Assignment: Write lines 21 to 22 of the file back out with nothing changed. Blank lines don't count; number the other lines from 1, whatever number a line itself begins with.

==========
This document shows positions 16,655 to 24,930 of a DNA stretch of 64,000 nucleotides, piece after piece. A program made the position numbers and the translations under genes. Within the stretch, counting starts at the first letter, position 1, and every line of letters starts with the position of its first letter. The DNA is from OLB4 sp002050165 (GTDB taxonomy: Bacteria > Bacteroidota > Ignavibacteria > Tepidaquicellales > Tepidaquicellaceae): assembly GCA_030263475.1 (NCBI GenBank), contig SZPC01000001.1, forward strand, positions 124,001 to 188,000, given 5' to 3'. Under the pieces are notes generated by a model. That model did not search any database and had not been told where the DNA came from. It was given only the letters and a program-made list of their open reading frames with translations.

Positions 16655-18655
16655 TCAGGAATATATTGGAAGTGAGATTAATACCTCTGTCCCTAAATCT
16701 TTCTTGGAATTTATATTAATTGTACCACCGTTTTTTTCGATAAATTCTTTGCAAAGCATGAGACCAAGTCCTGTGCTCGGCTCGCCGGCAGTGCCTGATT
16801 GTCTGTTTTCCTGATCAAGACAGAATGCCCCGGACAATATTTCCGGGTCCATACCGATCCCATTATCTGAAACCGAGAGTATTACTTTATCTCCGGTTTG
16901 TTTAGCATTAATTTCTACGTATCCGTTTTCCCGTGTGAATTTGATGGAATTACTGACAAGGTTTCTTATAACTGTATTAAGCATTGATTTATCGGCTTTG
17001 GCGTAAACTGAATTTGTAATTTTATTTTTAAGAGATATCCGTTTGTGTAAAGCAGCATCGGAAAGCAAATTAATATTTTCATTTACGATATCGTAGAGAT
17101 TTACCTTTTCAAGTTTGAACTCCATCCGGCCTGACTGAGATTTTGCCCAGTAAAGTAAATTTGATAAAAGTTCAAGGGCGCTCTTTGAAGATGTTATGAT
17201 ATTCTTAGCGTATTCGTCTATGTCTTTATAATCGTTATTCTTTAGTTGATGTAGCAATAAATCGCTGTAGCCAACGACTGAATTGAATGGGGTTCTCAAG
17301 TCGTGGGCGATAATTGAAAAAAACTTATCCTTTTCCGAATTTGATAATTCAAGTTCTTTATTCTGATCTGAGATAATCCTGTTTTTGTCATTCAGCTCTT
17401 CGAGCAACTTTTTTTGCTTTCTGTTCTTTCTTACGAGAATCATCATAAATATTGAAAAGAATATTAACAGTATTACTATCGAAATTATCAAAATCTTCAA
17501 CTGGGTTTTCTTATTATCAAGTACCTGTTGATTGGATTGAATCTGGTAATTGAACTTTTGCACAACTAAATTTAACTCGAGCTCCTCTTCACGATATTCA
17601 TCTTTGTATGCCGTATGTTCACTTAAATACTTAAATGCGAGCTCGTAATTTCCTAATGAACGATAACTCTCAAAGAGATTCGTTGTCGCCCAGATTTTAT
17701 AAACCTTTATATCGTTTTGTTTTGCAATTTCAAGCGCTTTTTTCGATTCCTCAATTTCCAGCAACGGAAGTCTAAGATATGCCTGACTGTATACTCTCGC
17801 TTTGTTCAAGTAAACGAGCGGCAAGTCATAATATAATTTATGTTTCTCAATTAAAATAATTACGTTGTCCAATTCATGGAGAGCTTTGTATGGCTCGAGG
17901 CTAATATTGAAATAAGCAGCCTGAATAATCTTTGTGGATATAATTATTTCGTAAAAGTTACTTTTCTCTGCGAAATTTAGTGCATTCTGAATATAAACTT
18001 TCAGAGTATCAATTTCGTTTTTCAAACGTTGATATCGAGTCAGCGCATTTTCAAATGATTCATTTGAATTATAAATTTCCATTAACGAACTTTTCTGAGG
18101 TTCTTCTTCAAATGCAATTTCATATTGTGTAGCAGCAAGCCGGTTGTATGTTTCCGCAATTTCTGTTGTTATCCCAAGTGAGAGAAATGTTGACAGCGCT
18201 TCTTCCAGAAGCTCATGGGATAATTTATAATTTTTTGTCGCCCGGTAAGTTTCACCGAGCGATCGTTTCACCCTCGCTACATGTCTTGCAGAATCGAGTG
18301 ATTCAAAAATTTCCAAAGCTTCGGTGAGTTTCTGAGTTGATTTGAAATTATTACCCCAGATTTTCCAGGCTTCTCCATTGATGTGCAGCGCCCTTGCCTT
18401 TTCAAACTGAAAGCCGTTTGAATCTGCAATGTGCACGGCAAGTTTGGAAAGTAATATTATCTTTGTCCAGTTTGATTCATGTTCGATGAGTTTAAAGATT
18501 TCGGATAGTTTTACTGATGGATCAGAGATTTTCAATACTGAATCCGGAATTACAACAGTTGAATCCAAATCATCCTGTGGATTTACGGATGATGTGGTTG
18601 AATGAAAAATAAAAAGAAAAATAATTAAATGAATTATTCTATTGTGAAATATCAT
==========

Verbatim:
18401 TTCAAACTGAAAGCCGTTTGAATCTGCAATGTGCACGGCAAGTTTGGAAAGTAATATTATCTTTGTCCAGTTTGATTCATGTTCGATGAGTTTAAAGATT
18501 TCGGATAGTTTTACTGATGGATCAGAGATTTTCAATACTGAATCCGGAATTACAACAGTTGAATCCAAATCATCCTGTGGATTTACGGATGATGTGGTTG